Tag Archives: Opiate Withdrawal

Pain Relief At A Heavy Price: The Effects Of Oxycodone

Effects Of OxycodoneOxycodone is a semi-synthetic opioid painkiller, most often prescribed by doctors to alleviate moderate to severe pain. It is a very effective narcotic commonly used after surgery or to treat other extremely painful injuries. One of the main characteristics of oxycodone is its highly addictive properties.

Developed in 1916 by a group of German scientists, oxycodone was originally intended to replace heroin, which was considered at that time (and still is) dangerously addictive. In 1996, Perdue Pharma introduced OxyContin which contained a higher concentration of the drug formulated in an extended time release capsule. Touted as the 12-hour painkiller, the press release from Perdue stated, one tablet in the morning and one before bed would provide “smooth and sustained pain control all day and all night.” OxyContin immediately took off in terms of sales.

A Wide Range Of Disturbing Side Effects

While OxyContin was certainly promoted as a convenient source of pain relief, and physicians began to widely prescribe it because of its efficacy, few understood the risks with it and its high potential for addiction. And, even fewer realized the unintended consequences of addicts crushing OxyContin capsules and snorting or injecting them to obtain a euphoric, opium-based high.

Along with addiction, there are many other unwanted side effects of the drug:

  • Emotional Instability
  • Difficulty Concentrating
  • Euphoria
  • Drowsiness
  • Hallucinations
  • Light Headedness
  • Paranoia
  • Risk of Violence
  • Difficulties Sleeping
  • Cravings
  • Anxiety
  • Depression
  • Mood Changes
  • Agitation
  • Memory Loss
  • Confusion

Overcoming OxyContin Addiction

One of the other very unfortunate aspects of OxyContin addiction is the withdrawal symptoms that occur when the drug is stopped. Symptoms of withdrawal can range from nausea, diarrhea and chills to serious complications, such as heart palpitations and seizures. Symptoms of withdrawal tend to be longer with opioid painkillers like oxycodone and can actually occur for weeks and even months, depending on the length of time the individual abused the drug.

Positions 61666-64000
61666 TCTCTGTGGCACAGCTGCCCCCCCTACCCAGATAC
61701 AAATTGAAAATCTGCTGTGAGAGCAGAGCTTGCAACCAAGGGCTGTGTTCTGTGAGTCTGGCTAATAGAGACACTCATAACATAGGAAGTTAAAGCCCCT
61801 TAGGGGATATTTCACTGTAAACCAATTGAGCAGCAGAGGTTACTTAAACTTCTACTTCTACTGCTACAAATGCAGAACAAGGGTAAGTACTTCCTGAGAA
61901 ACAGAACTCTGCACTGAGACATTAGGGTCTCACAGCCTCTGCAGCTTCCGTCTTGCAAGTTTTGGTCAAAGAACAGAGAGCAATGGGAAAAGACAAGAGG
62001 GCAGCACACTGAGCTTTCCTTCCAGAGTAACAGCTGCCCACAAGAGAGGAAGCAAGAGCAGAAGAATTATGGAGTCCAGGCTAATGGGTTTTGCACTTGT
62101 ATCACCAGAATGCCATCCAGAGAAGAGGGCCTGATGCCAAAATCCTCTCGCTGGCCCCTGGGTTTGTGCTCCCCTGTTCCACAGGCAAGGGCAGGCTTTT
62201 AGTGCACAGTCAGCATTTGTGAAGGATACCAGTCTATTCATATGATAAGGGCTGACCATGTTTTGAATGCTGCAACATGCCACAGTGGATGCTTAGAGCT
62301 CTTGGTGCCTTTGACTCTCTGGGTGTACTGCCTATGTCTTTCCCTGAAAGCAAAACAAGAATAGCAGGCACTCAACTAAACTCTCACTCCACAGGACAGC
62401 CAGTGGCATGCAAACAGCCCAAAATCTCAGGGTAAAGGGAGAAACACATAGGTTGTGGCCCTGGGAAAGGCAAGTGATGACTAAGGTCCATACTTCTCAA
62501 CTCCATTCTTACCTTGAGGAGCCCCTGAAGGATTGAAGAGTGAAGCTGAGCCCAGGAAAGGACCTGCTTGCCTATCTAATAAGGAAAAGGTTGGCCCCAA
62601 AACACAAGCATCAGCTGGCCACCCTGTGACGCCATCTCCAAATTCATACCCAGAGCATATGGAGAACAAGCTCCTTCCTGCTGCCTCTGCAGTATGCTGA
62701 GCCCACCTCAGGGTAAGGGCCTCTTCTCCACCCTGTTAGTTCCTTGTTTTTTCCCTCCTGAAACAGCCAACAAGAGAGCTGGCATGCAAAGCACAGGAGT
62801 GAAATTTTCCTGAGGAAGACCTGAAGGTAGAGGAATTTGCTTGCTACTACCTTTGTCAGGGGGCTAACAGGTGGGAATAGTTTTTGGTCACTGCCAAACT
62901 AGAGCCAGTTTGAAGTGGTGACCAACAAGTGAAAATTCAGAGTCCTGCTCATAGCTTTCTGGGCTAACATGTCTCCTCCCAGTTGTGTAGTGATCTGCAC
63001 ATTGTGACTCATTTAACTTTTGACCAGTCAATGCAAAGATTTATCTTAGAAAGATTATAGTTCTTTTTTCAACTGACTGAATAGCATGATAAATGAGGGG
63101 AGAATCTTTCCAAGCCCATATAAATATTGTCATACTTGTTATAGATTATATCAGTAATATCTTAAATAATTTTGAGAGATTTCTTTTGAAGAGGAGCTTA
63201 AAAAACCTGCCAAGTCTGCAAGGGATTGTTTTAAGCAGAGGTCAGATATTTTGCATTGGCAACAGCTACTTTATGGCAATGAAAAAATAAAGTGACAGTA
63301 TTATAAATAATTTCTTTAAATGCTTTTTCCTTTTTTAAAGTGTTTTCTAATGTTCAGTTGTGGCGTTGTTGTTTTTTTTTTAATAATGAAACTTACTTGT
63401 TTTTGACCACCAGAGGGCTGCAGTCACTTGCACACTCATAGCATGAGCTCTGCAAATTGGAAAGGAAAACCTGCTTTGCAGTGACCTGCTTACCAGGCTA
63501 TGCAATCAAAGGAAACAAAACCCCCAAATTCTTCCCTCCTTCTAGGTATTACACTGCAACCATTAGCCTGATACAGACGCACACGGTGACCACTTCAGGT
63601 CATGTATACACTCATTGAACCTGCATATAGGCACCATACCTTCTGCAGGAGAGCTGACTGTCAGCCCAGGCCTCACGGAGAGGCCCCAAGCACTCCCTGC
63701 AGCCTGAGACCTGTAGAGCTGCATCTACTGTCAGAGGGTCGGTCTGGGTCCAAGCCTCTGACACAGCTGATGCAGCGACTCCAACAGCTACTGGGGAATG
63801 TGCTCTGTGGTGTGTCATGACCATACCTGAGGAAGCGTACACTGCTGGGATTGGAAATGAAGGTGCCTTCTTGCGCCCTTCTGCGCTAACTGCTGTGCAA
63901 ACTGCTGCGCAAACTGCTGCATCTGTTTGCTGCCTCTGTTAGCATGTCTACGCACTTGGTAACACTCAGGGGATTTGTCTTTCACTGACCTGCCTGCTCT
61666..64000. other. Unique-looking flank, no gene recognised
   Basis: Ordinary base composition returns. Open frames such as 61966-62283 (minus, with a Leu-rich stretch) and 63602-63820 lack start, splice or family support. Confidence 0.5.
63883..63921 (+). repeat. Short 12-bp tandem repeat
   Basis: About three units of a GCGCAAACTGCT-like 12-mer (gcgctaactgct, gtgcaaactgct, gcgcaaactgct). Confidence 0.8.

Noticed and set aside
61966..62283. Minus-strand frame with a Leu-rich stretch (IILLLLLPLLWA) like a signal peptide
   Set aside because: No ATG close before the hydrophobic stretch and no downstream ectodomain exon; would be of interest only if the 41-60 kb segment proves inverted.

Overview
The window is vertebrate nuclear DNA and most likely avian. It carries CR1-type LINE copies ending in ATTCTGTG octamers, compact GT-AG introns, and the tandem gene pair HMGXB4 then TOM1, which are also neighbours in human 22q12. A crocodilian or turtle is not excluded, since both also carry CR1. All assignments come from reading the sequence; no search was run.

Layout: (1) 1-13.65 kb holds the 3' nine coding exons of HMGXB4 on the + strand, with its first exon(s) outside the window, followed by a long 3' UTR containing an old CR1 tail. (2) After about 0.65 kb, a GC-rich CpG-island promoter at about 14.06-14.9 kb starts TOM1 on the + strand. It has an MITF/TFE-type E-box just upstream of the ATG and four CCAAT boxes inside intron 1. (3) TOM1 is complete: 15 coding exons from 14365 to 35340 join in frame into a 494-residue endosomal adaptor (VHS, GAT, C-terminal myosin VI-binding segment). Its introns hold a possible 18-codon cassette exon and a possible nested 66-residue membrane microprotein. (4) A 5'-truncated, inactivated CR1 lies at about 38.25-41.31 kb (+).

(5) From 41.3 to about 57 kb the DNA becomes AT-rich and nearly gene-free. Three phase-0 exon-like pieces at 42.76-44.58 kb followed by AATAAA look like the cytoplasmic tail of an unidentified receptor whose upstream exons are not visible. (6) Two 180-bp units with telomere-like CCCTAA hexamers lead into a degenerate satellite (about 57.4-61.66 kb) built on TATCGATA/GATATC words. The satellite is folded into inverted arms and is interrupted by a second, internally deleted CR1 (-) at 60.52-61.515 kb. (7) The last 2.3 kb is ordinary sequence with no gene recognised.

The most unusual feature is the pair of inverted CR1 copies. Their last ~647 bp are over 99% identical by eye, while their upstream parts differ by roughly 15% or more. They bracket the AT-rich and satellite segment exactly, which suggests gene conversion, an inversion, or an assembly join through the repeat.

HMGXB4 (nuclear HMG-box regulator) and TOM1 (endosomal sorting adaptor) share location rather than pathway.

Because symptoms can be both unpredictable and serious, professional detox and rehabilitation provide the best chance for overcoming withdrawal and achieving long-term recovery. For some, medication can be beneficial for overcoming the symptoms of withdrawal. When this is combined with other treatments, including individual and group therapy, yoga, meditation and a 12-step program, the individual can work on recovery of the mind, body and spirit.

What Else Is Being Done

Because an increasing number of Americans are becoming addicted to this dangerous medication, there have been recent steps to curb the problem. In 2013, the FDA released labeling guidelines for long acting and extended release opioids that forced the manufacturer, Purdue Pharma, to state that the drug is for:

“pain severe enough to require daily, around-the-clock, long-term opioid treatment"

It is no longer recommended for moderate pain. The manufacturer also reformulated the medication to make it more difficult to crush or dissolve.

Still, the US Department of Health and Human Services estimates that approximately 11 million people in the United States consume oxycodone in a non-medical way annually. And sadly, a significant percentage of these individuals will end up in the emergency room or will die from overdose.

Get Help Now, Call Today

Because of the severity of the addiction to OxyContin and the painful side effects, the best chance for recovery is with professional treatment. Don’t wait for your addiction to get worse. Call now for immediate help, one of our specialized counselors will be there for you.

At Pathways Recovery, we pride ourselves on the services we offer to those who are ready to take the next step to heal. Our services include, but not limited to, drug and alcohol treatment, opiate detox treatment, and dual diagnosis addiction treatment. At Pathways Recovery, we also offer a holistic treatment plan for those who might need a little more assistance in our comfortable and safe drug and alcohol detox center located in a quite and friendly residential area.Contact us today for any questions or to speak with a highly trained member of our staff. The first step starts with a call today for a better tomorrow.